Brandied cherry snacking cake

(Brandied cherry snacking cake)

Yesterday I visited a good friend whom I hadn’t seen in awhile. Her mother wanted to know when I was going to start having children. I could almost hear my biological clock ticking while she eyeballed me.

Over Christmas, everyone wanted to know what I was planning to do for work in 2012, as though my answer of ‘being on holiday’ was not an option.

Last week I received a belated Christmas card from a relative, addressed to us as Mr. and Mrs. It reminded me of various aunts who had long ago launched themselves on a now abandoned quest to get me into a white gown and a church.

Undeniably, everyone means well, but a part of me can’t help the exasperation from bubbling up. Why in this day and age, are we still made to feel as though we’re failing in the game of life if we haven’t advanced to the next expected stage. Don’t pity me the unfulfilled potential of my child bearing hips or my barren ring fingers. I just want to make cake and be happy.

To call this a snacking cake almost gives anyone license to attack it at any given time of the day. Even breakfast. Or that curious hour just before bedtime when it seems too late to have something substantial but not that late that you can’t conceivably fit in a quick bite and one last cup of tea. As it happens, true to its name, I found myself coming back continuously to trim little slivers off this cake a day after I’d made it. If you can’t please your relatives, let them eat cake.

Brandied cherry snacking cake :
(adapted from a recipe in Flour by Joanne Chang)

170g (3/4 cup) unsalted butter, at room temperature
250g (1 1/4 cup) sugar
2 eggs
1 teaspoon vanilla extract
230g (1 3/4 cup) plain flour
1 1/2 teaspoons baking soda
1/2 teaspoon sea salt
1 teaspoon cinnamon
1/2 teaspoon nutmeg
1/2 teaspoon allspice
220g (1 1/2 cups) small brandied cherries (or 2 cups large pitted cherries)

Preheat the oven to 175’C (350F).

In the bowl of a stand mixer, cream the butter and sugar. Add the eggs one by one, mixing well between each addition, then the vanilla extract. Sift the dry ingredients together. Fold it into the butter mixture, followed by the brandied cherries. Spread the batter into a greased and lined 10-inch round cake pan. Bake for around 40 minutes or until a skewer inserted into the middle of the cake comes out clean.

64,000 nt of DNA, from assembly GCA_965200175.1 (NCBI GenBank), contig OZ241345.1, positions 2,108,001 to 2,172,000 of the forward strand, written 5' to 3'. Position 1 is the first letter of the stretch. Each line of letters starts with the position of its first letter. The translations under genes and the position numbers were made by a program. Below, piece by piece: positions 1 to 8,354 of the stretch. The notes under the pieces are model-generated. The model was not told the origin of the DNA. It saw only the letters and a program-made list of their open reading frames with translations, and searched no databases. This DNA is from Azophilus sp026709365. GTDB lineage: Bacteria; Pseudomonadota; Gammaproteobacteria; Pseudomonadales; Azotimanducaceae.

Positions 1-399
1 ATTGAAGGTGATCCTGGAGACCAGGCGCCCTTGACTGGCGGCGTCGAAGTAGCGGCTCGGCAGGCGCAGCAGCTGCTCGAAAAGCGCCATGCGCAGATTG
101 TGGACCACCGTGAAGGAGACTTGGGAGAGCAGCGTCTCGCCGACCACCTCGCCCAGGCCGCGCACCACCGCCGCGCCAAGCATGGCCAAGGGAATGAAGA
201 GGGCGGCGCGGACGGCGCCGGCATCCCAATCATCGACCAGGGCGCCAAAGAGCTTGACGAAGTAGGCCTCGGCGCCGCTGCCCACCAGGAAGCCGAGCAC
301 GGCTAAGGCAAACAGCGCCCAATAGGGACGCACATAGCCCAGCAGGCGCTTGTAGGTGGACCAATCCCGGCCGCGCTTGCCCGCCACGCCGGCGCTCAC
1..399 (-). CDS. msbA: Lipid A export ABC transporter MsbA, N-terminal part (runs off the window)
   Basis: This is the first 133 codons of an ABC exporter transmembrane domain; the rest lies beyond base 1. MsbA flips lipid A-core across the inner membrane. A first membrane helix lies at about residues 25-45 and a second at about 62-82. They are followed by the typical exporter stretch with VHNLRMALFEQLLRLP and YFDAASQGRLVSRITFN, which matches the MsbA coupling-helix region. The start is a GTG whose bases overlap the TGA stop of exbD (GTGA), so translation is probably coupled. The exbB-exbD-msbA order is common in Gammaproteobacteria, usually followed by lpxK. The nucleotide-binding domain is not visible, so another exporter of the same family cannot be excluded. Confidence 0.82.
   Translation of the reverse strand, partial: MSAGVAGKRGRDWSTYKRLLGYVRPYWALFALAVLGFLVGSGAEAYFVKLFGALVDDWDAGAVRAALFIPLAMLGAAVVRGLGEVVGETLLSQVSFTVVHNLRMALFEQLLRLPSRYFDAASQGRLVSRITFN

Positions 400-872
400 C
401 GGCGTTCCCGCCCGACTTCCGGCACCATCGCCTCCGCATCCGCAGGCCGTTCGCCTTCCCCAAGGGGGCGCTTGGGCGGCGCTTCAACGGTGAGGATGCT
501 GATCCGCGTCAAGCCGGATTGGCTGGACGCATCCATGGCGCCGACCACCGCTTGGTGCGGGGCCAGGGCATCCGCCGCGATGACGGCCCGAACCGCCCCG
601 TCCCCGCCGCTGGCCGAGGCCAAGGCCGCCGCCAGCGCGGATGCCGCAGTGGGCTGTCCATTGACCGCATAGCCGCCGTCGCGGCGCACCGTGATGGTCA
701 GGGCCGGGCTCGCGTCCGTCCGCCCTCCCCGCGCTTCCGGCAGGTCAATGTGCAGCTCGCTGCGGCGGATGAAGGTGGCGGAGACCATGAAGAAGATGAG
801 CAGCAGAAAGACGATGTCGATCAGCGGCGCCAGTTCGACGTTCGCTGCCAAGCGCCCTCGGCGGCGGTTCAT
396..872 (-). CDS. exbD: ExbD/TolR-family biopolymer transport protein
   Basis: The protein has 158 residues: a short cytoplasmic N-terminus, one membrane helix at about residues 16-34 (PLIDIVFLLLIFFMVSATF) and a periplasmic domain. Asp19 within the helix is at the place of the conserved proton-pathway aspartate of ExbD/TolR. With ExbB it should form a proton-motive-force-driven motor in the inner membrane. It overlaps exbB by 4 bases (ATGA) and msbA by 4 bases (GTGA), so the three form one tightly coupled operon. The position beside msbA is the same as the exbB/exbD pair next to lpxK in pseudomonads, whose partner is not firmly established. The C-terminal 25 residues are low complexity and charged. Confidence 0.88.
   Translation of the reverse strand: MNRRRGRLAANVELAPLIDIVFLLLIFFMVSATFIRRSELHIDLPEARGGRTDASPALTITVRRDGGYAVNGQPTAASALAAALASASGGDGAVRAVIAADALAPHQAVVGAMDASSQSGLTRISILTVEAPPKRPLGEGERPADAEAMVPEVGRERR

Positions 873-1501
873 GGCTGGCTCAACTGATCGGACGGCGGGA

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Finnish Teaspoon Cookies (Lusikkaleivät)

(Finnish Teaspoon Cookies (Lusikkaleivät))

While making these Finnish cookies the other day, I was reminded of the butter cookies of my childhood. It’s funny to think about it now, but when we were growing up, there was nothing more chic than receiving a gift of store-bought Danish butter cookies in their trademark round blue tin. Each type of cookie was stacked in little paper cups and my favourites were the plain round ones studded with very dry, chewy currants and a piped cookie topped with granulated sugar.

I was never really good at pacing myself when it came to munching cookies, so if you were in the house at the time, you may have caught me making many sneaky trips into the kitchen to pinch just one more snack from the tin. And if you were really clever (unlike me), you’d take a different cookie each time so the stacks of cookies always appeared unchanged, thus preventing you from getting into trouble for pilfering.

But I never was wily enough in that regard. Instead, I resolved to learn how to bake, so I could eat more cookies!

These Finnish teaspoon cookies are as homely looking as they are memorable. Very, in both regards. Make a batch of these and sneak at least one from the kitchen per day.

Finnish Teaspoon Cookies (Lusikkaleivät) :
(makes 4 dozen cookies; the measurements are in US cup measures; from The Great Scandinavian Baking Book by Beatrice Ojakangas)

1 cup unsalted butter
3/4 cup sugar
3 teaspoons vanilla
2 cups plain flour
1 teaspoon baking soda
1 egg yolk
strawberry jam [I used cherry jam]
icing sugar

In a small heavy saucepan, brown the butter over medium to low heat until it is a pale tan colour. Cool. Pour into a mixing bowl. Stir in the sugar and vanilla. Combine flour and baking soda and gradually add to the butter mixture. Stir until the mixture is uniformly crumbly. Blend in the egg yolk and knead until dough is smooth.